During the periodic tensions between the Afrin YPG and Al-Nusra Front, the Army of Revolutionaries (mainly it’s component Kurdish Front) sided with the YPG and actively fought against Nusra in the Afrin area. Soon after in July, when the US-trained and equipped Division 30 was sent into Syria and subsequently attacked by Al-Nusra, Division 30 members sought refuge with the Army of Revolutionaries and the Army once again fought against Nusra. Afterwards the Army disappeared from front lines in Syria as some groups that were with the Army quietly renounced their affiliation. Other substituents (such as the Kurdish Front) may have relocated to the Afrin Canton for protection (an idea even more compelling now that the Syrian Democratic Forces have been established), or simply disbanded/dissolved. Combat videos from the group or any of its substituents are sparse in the past few months, a major indicator as rebel groups are always eager to record and upload their various exploits to gain fame, recruits and support.

Regiment 777 of the Army of Revolutionaries operating a gun-truck against regime forces in the northern Homs pocket.

Regiment 777 of the Army of Revolutionaries operating a gun-truck against regime forces in the northern Homs pocket.

All substituent groups (past and present) of Jaish al-Thuwar are given a brief overview here:

  • Northern Sun Battalions (Kata’ib Shams al-Shamal): The Northern Sun Battalions are a small but well-known group due to their participation in the Battle of Kobani alongside the YPG. The group consists of Arabs and Kurds originally from Manbij and developed out of groups once affiliated with the Islamic Front’s Al-Tawhid Brigade. The group also joined the Dawn of Freedom Brigades (Alwiyat Fajr al-Hurriya), which has now gone defunct. The Northen Sun Battalions were also a founding member of the Euphrates Volcano (Burkan al-Furat) Operations Room, which was active in the Raqqah and Kobani countryside. As ISIS seized most of north-eastern Aleppo, the Northern Sun Battalions sought refuge in the Kobani Canton and fought to defend the city under the Euphrates Volcano banner. Once the tides had been turned against ISIS, the Northern Sun Battalions assisted the YPG in seizing Tel Abyad, Sarrin and much of the northern Raqqah countryside, being bolstered by local Arab recruits as a result. The Northern Sun Battalions captured Tel Abyad under the Army of Revolutionaries banner. The group is under the command of Raizan Abu Muhammad, and as part of the Syrian Democratic Forces the Northern Sun Battalions (continuing to use the Army of Revolutionaries Banner) participated in the Al-Hawl Offensive in eastern Hasakah province. The Northern Sun Battalion was one of the founding members of the Manbij Military Council, a group that spear-headed the SDF capture of Manbij city and its countryside.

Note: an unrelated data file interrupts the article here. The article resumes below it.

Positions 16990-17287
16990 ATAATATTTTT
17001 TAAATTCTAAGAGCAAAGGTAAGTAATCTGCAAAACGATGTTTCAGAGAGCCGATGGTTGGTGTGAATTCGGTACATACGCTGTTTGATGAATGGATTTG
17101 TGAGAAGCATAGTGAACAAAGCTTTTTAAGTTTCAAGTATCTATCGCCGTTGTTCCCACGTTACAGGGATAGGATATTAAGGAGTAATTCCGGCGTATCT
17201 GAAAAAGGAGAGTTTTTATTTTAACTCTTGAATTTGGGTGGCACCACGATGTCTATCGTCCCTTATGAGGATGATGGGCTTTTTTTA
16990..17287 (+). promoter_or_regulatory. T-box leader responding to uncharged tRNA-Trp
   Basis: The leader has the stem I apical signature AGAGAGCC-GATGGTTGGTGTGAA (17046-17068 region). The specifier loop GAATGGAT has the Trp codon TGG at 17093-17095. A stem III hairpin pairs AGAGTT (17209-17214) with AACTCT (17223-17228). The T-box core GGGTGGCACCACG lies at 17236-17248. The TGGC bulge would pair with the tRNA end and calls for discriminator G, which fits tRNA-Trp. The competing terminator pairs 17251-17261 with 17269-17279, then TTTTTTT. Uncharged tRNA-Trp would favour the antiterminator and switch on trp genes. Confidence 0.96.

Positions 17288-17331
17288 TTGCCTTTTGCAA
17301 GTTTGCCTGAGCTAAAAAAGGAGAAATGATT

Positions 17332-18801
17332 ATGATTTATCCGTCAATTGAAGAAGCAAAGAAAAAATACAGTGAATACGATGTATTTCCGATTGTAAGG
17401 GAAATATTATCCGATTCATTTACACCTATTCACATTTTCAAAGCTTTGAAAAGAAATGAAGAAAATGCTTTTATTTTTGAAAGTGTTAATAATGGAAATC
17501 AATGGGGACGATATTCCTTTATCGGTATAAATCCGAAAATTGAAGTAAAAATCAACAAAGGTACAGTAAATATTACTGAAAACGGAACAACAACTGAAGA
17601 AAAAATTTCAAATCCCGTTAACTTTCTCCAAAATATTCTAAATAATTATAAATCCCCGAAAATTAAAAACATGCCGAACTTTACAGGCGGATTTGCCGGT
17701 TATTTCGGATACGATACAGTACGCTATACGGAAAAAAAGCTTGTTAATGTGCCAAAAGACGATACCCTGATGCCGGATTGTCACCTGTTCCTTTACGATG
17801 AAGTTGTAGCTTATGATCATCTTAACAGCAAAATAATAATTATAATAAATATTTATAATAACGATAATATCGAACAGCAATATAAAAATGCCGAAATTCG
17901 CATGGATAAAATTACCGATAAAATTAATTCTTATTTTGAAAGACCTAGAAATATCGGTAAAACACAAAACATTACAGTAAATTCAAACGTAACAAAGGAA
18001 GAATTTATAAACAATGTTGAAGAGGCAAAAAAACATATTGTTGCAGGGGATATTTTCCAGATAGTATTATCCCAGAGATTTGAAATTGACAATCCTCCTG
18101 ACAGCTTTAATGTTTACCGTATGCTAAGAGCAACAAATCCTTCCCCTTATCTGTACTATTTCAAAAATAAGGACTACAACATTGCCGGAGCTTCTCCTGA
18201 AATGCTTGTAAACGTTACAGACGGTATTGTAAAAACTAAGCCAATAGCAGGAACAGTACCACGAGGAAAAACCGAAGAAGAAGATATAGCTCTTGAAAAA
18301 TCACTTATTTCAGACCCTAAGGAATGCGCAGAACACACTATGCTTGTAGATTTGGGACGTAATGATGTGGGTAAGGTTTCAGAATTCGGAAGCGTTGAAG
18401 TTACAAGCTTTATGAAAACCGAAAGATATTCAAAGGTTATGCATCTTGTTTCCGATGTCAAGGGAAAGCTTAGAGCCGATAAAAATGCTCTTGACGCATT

• Kurdish Front (Jabhat al-Akrad/Eniya Kurdan): The full name of this group is the “Kurdish Front Brigade to Protect the Syrian People”, it is an FSA group composed primarily of Kurdish fighters. At it’s height the group claimed 7,000 fighters though obviously that number has dwindled immensely as the Army of Revolutionaries only had 3,000 men combined at it’s height. The Kurdish Front is said to be an FSA brigade formed by the PKK and the YPG, to act as a liaison with the mainstream Arab rebellion. It operated primarily in the Kurdish villages in northern Aleppo, outside of the YPG cantons of Kobani and Afrin. It is due to these supposed PKK-links that the FSA leadership expelled the Kurdish Front from the Supreme Military Council in 2013. The group disappeared for a while, with its fighters perhaps being folded into the YPG or other brigades, though it returned in 2014 when the rebel war against ISIS first kicked off. The group now has a minimal presence in the northern Aleppo countryside adjacent to the Afrin Canton as well as in the YPG-held Sheikh Maqsoud district of Aleppo City. Small numbers of Kurdish Front fighters were also present in Kobani, and under the Army of Revolutionaries name they participated in the Tel Abyad and northern Raqqah battles, and continue to participate in the Al-Hawl Offensive in eastern Hasakah. It seems as of now the most active portions of the Army consist of the Kurdish Front.
  • Seljuq Brigade (Liwa al-Salajiqah/Selçuklular Tugayı): A Turkmen brigade originally based in the northern Aleppo countryside. The group was formed in 2013 and at one point was part of a larger Turkmen grouping called the Suleyman Shah Brigade, which it later left. Seeing as the Seljuq Brigade has joined the YPG-dominated Syrian Democratic Forces, it clearly does not have a close relationship with Turkey like other Turkmen brigades do. The commander of this group is Colonel Talal Ali Sulo. Colonel Sulo has found himself in Rojava, where he was present in the SDF formation announcement, and also announced the SDF offensive on Al-Hawl. This does indicate that the Seljuq Brigade remains a component of the Army of Revolutionaries. However it is not known what has happened to the rest of his brigade in northern Aleppo, as they all cannot transport themselves to Rojava (as Turkey and ISIS-held territories are in between).
  • Homs Revolutionaries Grouping (Tajammu Thuwar Homs): A minor group from the western ends of the Northern Homs pocket mainly concentrated around the Houla plains, commanded by Lt. Col. Abdul Illah al-Ahmad. This was one of the original founders of Jaish al-Thuwar. However, based off of their YouTube page the last video of theirs that included the Jaish al-Thuwar logo was in July, and subsequent videos have no reference to Jaish al-Thuwar. It is not known if the Homs Revolutionaries Grouping is still a part of the Army of Revolutionaries.